• 14. “Swim  upstream  to  Olympia.”  
  • 15. Chapter 2
  • 16. ✓mobilize a  ciAzens’  army,  nearly  15,000  strong  
  • 17. ✓create a state mandate They  did  care,  and  here’s  why  …   Access  to  the   Achievement  Gap   InformaAon  Age   Equity   21st  Century  Skills   Library  Programs   as  Basic  EducaAon   I    ♥   Workforce   Libraries  !   Literacy   Readiness   Global   Democracy   Preparedness  
  • 18. ✓establish credibility Washington  CoaliKon  for  School  Libraries     and  InformaKon  Technology  (WCS-­‐Lit)   Full-­‐Ame  cerAfied  teacher-­‐ Fully-­‐funded     librarian  in  every  school   library  materials  and   technology  resources   The  Washington  CoaliAon  for  School  Libraries  and  InformaAon  Technology  (WCSLit)   envisions  a  future  where  every  public  school  or  small  district  in  Washington  state  is   served  by  a  full-­‐Ame,  cerAfied  teacher-­‐librarian  who  manages  a  fully-­‐funded  library   and  technology  resource  collecAon.  The  coaliAon  looks  to  a  future  where  students   from  across  the  state  have  the  same  access  to  technology,  the  same  chance  for   literacy,  and  the  same  opportunity  to  receive  a  world-­‐class  educaAon.  It  is  our  hope   that  Washington  state  standards  for  library  and  informaAon  technology  educaAon   become  the  benchmark  for  library  and  informaAon  technology  instrucAon  across  the   naAon.       Equitable  access  to   WA  State  LIT  educaAon   technology,  literacy,  and   standards  become  a   opportunity   benchmark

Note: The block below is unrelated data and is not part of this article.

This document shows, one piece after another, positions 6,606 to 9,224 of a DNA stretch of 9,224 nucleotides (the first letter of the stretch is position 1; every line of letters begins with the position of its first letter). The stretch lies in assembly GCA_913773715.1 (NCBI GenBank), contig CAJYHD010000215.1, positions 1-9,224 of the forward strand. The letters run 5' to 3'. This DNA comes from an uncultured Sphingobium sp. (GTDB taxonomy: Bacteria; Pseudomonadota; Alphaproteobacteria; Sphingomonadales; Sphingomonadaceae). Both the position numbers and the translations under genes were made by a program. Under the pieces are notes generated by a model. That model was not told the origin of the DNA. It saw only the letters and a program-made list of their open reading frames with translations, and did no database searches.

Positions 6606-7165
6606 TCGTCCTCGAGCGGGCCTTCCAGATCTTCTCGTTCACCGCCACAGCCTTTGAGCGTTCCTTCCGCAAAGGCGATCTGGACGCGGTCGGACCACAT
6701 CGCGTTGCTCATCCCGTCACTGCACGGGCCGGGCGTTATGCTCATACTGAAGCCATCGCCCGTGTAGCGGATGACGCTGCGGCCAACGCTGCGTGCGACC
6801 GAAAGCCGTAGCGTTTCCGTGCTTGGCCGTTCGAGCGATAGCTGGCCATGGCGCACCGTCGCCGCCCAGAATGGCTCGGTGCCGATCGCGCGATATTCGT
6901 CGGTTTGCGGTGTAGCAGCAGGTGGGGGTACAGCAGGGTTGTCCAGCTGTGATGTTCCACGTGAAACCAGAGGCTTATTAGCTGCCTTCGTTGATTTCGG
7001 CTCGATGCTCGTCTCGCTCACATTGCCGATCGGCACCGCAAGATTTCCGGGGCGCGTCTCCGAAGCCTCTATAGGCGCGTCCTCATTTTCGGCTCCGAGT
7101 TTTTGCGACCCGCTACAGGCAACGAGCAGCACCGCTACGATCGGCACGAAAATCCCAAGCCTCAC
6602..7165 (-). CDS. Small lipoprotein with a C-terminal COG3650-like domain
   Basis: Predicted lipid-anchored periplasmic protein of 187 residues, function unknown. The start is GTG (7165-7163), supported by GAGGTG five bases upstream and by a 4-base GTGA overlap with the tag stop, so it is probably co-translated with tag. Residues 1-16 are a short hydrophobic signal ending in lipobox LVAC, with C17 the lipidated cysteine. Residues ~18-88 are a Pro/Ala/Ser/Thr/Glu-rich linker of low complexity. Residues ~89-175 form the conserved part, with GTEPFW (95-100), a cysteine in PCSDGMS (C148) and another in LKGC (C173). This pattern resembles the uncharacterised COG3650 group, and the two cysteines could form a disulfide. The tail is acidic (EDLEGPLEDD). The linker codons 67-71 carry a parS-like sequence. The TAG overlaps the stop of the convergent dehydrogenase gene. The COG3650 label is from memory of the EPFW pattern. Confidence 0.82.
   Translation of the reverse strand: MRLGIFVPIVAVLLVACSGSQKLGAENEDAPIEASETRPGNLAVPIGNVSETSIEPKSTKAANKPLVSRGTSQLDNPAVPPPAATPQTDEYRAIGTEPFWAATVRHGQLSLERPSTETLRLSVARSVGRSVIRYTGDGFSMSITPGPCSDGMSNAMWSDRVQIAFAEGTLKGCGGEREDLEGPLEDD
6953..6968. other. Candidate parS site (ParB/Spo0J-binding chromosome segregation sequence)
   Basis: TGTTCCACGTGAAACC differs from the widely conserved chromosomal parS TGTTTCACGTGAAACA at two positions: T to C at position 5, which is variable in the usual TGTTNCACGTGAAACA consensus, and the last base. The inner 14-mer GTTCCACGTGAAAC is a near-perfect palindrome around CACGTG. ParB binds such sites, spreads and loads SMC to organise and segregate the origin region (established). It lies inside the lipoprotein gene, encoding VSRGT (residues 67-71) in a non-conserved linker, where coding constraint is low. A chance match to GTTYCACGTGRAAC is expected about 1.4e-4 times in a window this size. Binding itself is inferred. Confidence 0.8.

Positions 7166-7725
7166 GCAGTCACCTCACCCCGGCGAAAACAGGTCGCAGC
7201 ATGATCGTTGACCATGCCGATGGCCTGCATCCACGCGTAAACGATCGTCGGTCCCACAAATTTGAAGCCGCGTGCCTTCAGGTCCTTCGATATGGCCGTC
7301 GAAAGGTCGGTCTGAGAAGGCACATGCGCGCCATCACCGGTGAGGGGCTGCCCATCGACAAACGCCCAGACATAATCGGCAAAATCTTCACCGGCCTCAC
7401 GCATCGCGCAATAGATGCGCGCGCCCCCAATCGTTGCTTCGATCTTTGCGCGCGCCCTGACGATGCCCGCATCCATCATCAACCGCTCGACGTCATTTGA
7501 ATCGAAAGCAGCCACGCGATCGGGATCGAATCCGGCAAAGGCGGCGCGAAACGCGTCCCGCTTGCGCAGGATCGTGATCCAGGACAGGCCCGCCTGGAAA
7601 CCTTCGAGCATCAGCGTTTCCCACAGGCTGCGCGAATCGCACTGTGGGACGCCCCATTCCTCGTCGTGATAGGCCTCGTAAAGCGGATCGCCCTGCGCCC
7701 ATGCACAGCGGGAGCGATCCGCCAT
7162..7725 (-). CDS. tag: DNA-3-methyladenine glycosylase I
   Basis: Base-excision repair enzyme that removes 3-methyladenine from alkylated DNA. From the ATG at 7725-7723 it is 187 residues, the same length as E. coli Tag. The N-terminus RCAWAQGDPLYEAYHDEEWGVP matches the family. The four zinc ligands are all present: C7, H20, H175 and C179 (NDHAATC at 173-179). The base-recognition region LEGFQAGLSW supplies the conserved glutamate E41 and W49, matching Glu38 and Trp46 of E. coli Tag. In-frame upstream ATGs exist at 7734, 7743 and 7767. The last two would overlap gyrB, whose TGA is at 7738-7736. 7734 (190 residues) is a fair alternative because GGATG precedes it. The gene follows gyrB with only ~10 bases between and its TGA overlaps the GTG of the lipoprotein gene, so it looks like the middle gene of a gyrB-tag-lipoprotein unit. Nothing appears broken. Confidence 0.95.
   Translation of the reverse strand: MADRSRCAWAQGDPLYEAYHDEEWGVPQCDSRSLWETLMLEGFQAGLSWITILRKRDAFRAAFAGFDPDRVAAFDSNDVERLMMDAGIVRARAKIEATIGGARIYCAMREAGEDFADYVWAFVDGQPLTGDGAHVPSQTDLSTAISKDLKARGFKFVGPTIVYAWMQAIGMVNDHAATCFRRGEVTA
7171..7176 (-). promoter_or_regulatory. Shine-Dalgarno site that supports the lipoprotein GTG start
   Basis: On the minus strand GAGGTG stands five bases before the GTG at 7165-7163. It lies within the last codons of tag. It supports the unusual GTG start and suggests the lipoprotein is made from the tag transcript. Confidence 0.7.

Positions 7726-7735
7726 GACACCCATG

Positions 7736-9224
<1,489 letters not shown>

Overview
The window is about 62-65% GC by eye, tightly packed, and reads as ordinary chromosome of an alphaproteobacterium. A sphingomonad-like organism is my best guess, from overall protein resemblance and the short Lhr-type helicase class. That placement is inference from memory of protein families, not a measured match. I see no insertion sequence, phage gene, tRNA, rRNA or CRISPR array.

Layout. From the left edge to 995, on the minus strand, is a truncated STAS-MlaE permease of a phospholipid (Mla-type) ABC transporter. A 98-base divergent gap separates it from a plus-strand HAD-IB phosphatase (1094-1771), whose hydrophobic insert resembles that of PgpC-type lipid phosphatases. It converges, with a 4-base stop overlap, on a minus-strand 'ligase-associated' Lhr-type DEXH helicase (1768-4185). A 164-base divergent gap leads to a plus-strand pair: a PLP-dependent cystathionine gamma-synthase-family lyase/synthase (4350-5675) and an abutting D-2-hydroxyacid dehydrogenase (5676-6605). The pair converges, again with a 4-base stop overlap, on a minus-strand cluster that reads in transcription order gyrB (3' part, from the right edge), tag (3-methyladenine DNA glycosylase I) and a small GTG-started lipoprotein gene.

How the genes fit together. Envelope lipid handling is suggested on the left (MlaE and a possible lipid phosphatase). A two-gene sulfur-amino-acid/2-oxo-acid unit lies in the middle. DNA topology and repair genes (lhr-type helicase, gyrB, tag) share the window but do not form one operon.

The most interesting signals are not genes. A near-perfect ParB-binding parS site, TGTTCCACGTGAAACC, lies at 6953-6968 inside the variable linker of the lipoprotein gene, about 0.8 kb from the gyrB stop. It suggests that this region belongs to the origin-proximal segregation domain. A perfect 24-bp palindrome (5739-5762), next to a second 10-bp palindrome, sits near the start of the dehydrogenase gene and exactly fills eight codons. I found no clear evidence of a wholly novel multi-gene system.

• 19. ✓engage ✓build relationships ✓execute with style
  • 20. ✓   Senate  vote  for  emergency  bridge  funding   49-­‐0  
  • 21. ucc ess! ✓ stamina aliti on S Co ✓ provide concrete request & data 2008   ✓   MM  in  emergency  bridge  funding     $4   for  Washington’s  school  libraries   2009   ✓   Line-­‐item  for  teacher-­‐librarians  within  a   landmark  educaKon  reform  bill   School  library  materials  and  teacher  librarians  become   part  of  WA  State’s  definiAon  of  'basic  educaAon'  for   prototype  schools.  
  • 22. ucc ess! ✓ stamina aliti on S Co ✓ provide concrete request & data 2010   ✓   • Successful  campaign  to  pass  package  of  educaKon       reform  bills  that  provides  iniKal  funding  and  Kmeline   for  implementaKon.    Includes  line-­‐item  for  teacher-­‐             librarians.   ✓   •   WA’s  oaching  in  technology  integraKon  for  ill  pilot   peer  c professional  organizaKon  (WLMA)  w teacher   librarians.   ✓   •   WA  State  educaKon  tandards  with  new  educaKonal   informaKon  literacy  s agency  will  crosswalk   technology  standards.